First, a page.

Hands-On With Wilson’s Heart: Step Inside a Black and White Monster Movie

by Joe Durbin • March 27th, 2017

Warning: This story contains massive spoilers for Wilson’s Heart. If you want to go into this game fresh, turn back now. 

Last week I saw a teddy bear claw a woman to death and then punched it in the face. I’ll explain.

Wilson’s Heart is an upcoming virtual reality video game for the Oculus Rift and its Touch controllers. In this game you play as Robert Wilson — an elderly man who wakes up in a mysterious hospital with no memories, no help, and…no heart. The entire game is beautifully rendered entirely in black and white. This unique atmosphere perfectly captures what it would be like to step inside one of the old, Universal monster movies from the early days of cinema.

I had the chance to spend close to an hour as Robert Wilson at an Oculus press event last week and I found the game to be a delightful mix of terrifying, beautiful, intriguing, and just plain fun. Also, to be clear, I wasn’t even scared for a minute. The screams you’ll hear in the videos below must have been added in later by some editing prankster.

The first thing that strikes you when you open your eyes as Robert Wilson is how good this game looks. The black and white aesthetic works perfectly in VR and creates an instant sense of cinematic presence. I was being guided through my demo by a representative from the game’s creator Twisted Pixel and she had to keep reminding me to move ahead. I just wanted to look at everything I could.

There’s so much loving detail in Wilson’s Hearts that you’ll be hard pressed to move past any of the game’s semi-linear teleport nodes in a hurry. As you gaze around an area you’ll see ghostly silhouettes of Robert that indicate places you can warp to. This form of on-rails locomotion may be frowned on by some in the VR scene but in this title it not only works, it excels.

WH_Screencap_03

Wilson’s Heart is a game technically but at its true core its more of an interactive movie. By keeping the game on a fixed progression, Twisted Pixel is able to deliver the story in the most impactful way possible. No asset is random or out of place in Wilson’s Heart and you’ll be doing much more exploring and inspecting than you might think.

This type of interactive narrative also allows the studio to deliver its scares and they are plentiful. Wilson’s Heart definitely chooses camp over carnage, but that doesn’t mean it can’t terrify you. During my play through I was continually on edge, not because I thought some zombie might burst from around the corner, but because the world of this game is so creatively designed that every fright you find feels fresh and well though out. Even simple things like opening drawers gave me pause. What could be in there? Why did they put this here? Oh no what was that noise?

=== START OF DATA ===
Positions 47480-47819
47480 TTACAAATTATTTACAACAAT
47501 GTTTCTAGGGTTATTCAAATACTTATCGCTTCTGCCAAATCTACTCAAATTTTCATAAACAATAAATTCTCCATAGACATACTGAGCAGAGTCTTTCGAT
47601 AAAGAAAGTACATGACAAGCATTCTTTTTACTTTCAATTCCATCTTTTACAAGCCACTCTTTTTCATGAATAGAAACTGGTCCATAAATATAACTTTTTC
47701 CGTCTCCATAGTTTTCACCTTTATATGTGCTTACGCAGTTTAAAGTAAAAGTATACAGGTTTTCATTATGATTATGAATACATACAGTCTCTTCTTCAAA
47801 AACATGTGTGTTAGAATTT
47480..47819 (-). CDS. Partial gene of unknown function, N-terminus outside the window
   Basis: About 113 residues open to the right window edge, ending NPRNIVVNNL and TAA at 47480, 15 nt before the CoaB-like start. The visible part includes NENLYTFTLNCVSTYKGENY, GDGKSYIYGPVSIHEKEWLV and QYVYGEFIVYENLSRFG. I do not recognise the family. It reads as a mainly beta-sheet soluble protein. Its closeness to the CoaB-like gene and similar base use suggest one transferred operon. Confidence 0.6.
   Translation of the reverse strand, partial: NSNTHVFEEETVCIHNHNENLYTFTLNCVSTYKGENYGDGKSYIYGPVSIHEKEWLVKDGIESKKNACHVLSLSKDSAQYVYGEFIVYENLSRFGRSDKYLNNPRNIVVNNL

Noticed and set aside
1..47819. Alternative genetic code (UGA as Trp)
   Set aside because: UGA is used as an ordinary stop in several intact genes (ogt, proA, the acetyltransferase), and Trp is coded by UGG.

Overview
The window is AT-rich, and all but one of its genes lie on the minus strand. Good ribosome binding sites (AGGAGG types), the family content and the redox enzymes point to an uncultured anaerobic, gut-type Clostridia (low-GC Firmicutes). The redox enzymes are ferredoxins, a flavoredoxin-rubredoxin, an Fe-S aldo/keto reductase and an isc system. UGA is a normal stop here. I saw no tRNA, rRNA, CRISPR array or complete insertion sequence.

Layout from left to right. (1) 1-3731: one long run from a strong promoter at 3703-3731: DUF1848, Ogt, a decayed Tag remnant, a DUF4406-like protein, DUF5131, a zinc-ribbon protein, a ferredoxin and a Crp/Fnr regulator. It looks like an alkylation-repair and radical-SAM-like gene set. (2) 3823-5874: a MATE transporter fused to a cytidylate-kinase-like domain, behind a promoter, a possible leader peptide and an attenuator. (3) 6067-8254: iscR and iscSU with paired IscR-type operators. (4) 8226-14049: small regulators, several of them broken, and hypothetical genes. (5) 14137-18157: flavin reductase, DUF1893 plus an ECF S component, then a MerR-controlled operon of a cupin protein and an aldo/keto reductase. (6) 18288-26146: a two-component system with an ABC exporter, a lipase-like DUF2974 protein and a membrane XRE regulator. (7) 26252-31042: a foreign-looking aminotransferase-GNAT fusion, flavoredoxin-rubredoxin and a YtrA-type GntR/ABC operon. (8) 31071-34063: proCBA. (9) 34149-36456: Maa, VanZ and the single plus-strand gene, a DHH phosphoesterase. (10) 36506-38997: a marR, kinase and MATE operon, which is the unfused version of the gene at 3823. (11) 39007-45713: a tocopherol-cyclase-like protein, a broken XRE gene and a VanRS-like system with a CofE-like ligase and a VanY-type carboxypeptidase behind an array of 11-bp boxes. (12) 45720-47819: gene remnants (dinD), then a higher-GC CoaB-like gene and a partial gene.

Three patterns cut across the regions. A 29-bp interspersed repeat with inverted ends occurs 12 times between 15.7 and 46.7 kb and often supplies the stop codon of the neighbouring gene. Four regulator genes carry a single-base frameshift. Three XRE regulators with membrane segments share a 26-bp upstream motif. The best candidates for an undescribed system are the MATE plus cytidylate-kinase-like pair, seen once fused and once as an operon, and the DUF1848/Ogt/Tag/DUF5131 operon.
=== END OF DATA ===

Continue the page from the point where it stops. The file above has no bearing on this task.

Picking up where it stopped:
WH_Screencap_02

You’ll have the chance to literally fight your fears in Wilson’s Heart. That’s right, Twisted Pixel designed a game where you punch demons in the face as a 60+ year-old man. That alone should get them game-of-the-year consideration, let’s be real.

Combat in my game demo consisted of either bashing enemies with my fists or throwing the strange glowing orb that has replaced my heart at waves of creeping necromorphs. Inside my chest was a clockwork-looking sphere inscribed with indecipherable runes. This orb could be used for combat or to activate certain elements in my environment.

In Wilson’s Heart, monsters can be beaten with your brains as well as your weapons (and I’m including Robert’s fists of fury as weapons here. This man can throw a punch). You have to be constantly aware of your environment and whether or not that radio could be thrown into a bathtub to electrocute a Cthulu-like squid-beast. Those are not words I thought I would ever type. Thank goodness for this game.

The voice work on Wilson’s Heart also deserves a specific shoutout. Veteran actors like Peter Weller and Alfred Molina are joined by the likes of Rosario Dawson (who you might recognize from Marvel’s Daredevil, Luke Cage, and Iron Fist Netflix series’) to create the best performed VR title I have ever tried. Twisted Pixel is also teasing that even more big name stars will be announced as cast members in the coming weeks.

As my demo ended, and I removed my headset I realized two things. The first was that I had never been quite so immersed in the story and world of a VR experience. And second, I am never going near a teddy bear again.

WH_KEYART_B

Wilson’s Heart will release on April 25 exclusively for Oculus Rift with Touch. It will cost $39.99. 

Tagged with: , ,

What's your reaction?
Like
Wow
0%
LOL
0%
Dislike
0%
  • Pedro Kayatt

    Not sure, but the video do not show how excited you are compared to your article. You look tired man, get some rest!
    Apart from that the game looks neat.. just curious why they had to develop an entire engine instead using Unreal or Unity. Also, how much this game cost? If Robbot Recall has estimations of 5 MM, I wonder this was much more expensive to develop.

    • Bundy

      Sounds like they developed the engine for previous titles, not specifically for this game. No licensing or royalty fees. Neither Unity and Unreal are free once the game starts to make some real money.